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Showcasing a new approach for the movie theater business

Emily Blunt and Noah Jupe in a scene from "A Quiet Place Part II."Jonny Cournoyer/Paramount Pictures via AP

The movie theater business has always been resistant to change, and most national exhibition chains can’t wait to reopen their doors after three punishing months of COVID-19 darkened screens. With Disney’s live-action “Mulan” slated to be released on July 24 and Christopher Nolan’s mind-expanding thriller “Tenet” on July 31, the big studio blockbusters are finally returning. Theater owners are praying that audiences will, too.

They’re so desperate to get back to the past, in fact, that when one company does something forward-thinking, it looks radical. On June 22, Showcase Cinemas, the movie-theater chain owned by Norwood-based National Amusements, will officially launch ShowcaseNOW (, the first video-on-demand service to be run by a major brick-and-mortar exhibitor.


Yifei Liu in "Mulan," scheduled to open July 24. Disney via AP

Is it OK to wonder what took so long? As streaming devices, platforms, and services proliferate like kudzu, and audiences have abandoned movie theaters for all but the most bulletproof franchise properties, you’d think that the major chains might start to place digital side bets. And with the coronavirus throwing the entire entertainment industry into disarray, that option has looked more enticing than ever. Back in March, independent theaters set about hosting “virtual screenings” of arthouse releases like “Emma.” and “Never Rarely Sometimes Always,” with a portion of the online ticket sales going to the house. It’s a thin cash flow but it’s a cash flow.

By contrast, the major studios log-jammed their big movies into the fall and 2021, while the multiplex chains threatened fire, brimstone, and boycotts against any company, like NBCUniversal, with “Trolls World Tour,” that dared to go straight to the streaming market. But anyone with eyes understood that COVID-19 only set fire to a barn that most of the horses had already left. Why not explore other options?

To be sure, ShowcaseNOW is not intended as a replacement for the theatrical experience, and the new service won’t be streaming new studio films. Launching as an a la carte rental/purchase site with an initial 150-200 titles — new product to be added monthly, with rental prices starting at $3.99 — ShowcaseNOW is envisioned by National Amusements executives as an extension of the company’s existing Event Cinema programming, with a mix of smaller independent movies like the ones already shown “virtually” by arthouses, “Bring Back films” (recent classics from the 1970s through 2000s), documentaries, arena concerts, stage musicals, and museum tours.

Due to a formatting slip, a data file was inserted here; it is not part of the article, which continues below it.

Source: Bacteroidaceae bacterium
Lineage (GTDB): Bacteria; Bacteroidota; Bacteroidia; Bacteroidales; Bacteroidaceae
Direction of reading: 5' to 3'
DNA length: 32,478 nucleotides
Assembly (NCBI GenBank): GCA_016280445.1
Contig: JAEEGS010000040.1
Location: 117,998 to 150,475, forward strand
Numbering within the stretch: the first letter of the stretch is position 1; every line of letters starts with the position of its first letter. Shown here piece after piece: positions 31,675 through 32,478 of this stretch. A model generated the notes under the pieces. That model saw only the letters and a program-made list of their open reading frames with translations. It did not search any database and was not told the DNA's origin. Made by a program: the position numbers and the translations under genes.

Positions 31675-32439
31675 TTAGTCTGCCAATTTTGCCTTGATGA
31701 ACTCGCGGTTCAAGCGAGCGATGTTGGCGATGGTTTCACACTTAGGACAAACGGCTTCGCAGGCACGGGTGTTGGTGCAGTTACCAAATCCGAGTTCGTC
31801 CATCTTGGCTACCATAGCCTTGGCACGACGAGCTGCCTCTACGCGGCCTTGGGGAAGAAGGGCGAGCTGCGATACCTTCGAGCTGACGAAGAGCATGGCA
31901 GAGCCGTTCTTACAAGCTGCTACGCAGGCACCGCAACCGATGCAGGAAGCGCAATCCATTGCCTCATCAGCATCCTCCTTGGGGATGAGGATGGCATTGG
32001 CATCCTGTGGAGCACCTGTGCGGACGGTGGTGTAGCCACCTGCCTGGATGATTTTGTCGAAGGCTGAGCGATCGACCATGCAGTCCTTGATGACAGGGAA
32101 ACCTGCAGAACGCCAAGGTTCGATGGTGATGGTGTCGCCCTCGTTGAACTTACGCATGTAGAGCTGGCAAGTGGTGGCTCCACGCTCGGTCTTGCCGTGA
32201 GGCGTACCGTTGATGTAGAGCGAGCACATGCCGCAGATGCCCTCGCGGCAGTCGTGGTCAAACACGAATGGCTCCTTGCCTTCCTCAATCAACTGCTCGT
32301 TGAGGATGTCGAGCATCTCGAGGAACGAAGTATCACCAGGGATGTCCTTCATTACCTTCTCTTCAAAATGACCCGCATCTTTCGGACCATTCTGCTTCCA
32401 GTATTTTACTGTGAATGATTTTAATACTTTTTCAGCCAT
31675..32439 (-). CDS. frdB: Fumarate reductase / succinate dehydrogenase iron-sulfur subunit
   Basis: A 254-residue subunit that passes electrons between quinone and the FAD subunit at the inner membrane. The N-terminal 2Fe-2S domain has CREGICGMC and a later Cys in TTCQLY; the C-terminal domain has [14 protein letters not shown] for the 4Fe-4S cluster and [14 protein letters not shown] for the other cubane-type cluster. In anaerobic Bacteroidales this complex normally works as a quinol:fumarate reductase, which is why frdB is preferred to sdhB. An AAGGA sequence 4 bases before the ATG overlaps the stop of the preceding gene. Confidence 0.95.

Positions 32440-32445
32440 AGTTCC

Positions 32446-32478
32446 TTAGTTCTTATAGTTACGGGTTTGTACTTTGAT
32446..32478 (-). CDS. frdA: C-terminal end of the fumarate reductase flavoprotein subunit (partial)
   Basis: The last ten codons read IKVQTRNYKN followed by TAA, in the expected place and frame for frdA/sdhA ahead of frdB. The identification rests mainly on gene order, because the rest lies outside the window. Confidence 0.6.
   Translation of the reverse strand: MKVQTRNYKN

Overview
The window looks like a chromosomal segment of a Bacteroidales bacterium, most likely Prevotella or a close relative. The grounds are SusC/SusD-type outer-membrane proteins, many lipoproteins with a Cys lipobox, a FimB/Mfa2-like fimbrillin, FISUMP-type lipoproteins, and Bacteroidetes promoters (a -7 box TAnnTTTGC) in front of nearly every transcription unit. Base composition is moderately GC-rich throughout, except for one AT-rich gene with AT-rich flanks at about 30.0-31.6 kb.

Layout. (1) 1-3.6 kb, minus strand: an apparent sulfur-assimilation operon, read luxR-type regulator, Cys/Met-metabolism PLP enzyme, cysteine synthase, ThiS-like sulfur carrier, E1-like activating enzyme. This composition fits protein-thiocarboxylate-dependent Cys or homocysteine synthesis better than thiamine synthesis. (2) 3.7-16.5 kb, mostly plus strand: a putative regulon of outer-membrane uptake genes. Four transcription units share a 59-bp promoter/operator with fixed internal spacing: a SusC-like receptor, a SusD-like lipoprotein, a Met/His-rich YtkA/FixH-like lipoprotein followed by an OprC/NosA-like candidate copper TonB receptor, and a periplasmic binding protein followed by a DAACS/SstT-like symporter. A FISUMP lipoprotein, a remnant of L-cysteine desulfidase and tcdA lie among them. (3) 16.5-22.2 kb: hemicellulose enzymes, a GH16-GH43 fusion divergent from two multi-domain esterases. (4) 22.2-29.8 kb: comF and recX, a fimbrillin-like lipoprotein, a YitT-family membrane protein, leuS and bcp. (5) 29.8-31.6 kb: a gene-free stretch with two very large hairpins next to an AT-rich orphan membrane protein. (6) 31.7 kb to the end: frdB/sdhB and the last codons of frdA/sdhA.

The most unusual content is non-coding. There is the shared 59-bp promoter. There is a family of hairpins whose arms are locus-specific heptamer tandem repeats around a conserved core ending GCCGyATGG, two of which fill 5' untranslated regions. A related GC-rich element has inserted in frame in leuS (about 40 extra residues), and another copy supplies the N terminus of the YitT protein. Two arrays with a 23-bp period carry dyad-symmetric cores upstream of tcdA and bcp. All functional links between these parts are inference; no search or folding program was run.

Brick-and-mortar “event programming,” through institutions like England’s National Theatre Live and content providers like Fathom Events, has been an additional content and revenue stream that many theaters and chains have availed themselves of in recent years, as profit margins have become tighter and audiences smaller. ShowcaseNOW is just the first to take the concept online. (The service will be available on apps for iOS and Android phones as well.) In a video conference call leading a reporter through the new website, Showcase vice president of global marketing Mark Malinowski said, “Offering another premium video platform just makes no sense to us. This does make sense, because we know who the audience is. … We know [the event cinema] audience really well; it’s been growing tremendously. It made sense to follow everything we’ve been doing in theaters, take it to VOD, and have our own voice in this area.”

Tom Cruise in "Top Gun: Maverick," now scheduled for a Dec. 23 release.Paramount Pictures via AP

ShowcaseNOW arrives as the exhibition industry is at a cruel crossroads. As of mid-June, all but 13 states had allowed their movie theaters to reopen, with theater capacity capped at various percentages, depending on the state. The films being shown have been a mix of golden oldies like “Raiders of the Lost Ark” and new releases from smaller distributors. That changes with the arrival of “Mulan” and “Tenet” in late July, followed later in the year by “A Quiet Place Part II,” a new James Bond film, and “Top Gun: Maverick,” among others. Chains like AMC and Cinemark plan to reopen with “enhanced cleaning and sanitizing protocols” such as staggered showtimes, limited seating, online ticketing, and new air-purification systems. Cinemark will require staff and “strongly encourage” customers to wear masks. Showcase will require everyone to wear masks. (“They can take them off once they’re in their seats,” says Malinowski.) Will audiences come? With the virus spiking once more in states that have relaxed social-distancing regulations, it’s hardly clear. Is seeing the new “Mulan” something you’re really willing to risk your life for?


So ShowcaseNOW looks like a smart idea for the time being and a smarter hedge against an uncertain future for movie theaters, with or without the coronavirus. It doesn’t hurt that going online expands the company’s Northeast footprint into a potential national market. At the same time, it’s clear that the new service isn’t designed to compete with Showcase’s theatrical business, at least for now. Would an increase in COVID-19 cases and deaths, or a large second wave of infections, or another government-mandated shutdown change plans for ShowcaseNOW? “We want to stay true to the heart and soul of what this is about, which is event cinema,” says Malinowski. “But if there are some smaller films on VOD that wouldn’t be [there] otherwise, we’ll look at them, I’m sure.”


In other words, the new service definitely won’t be virtually streaming major new release movies. But, you know, it could. And that’s a sea change in an industry increasingly struggling to keep its head above water.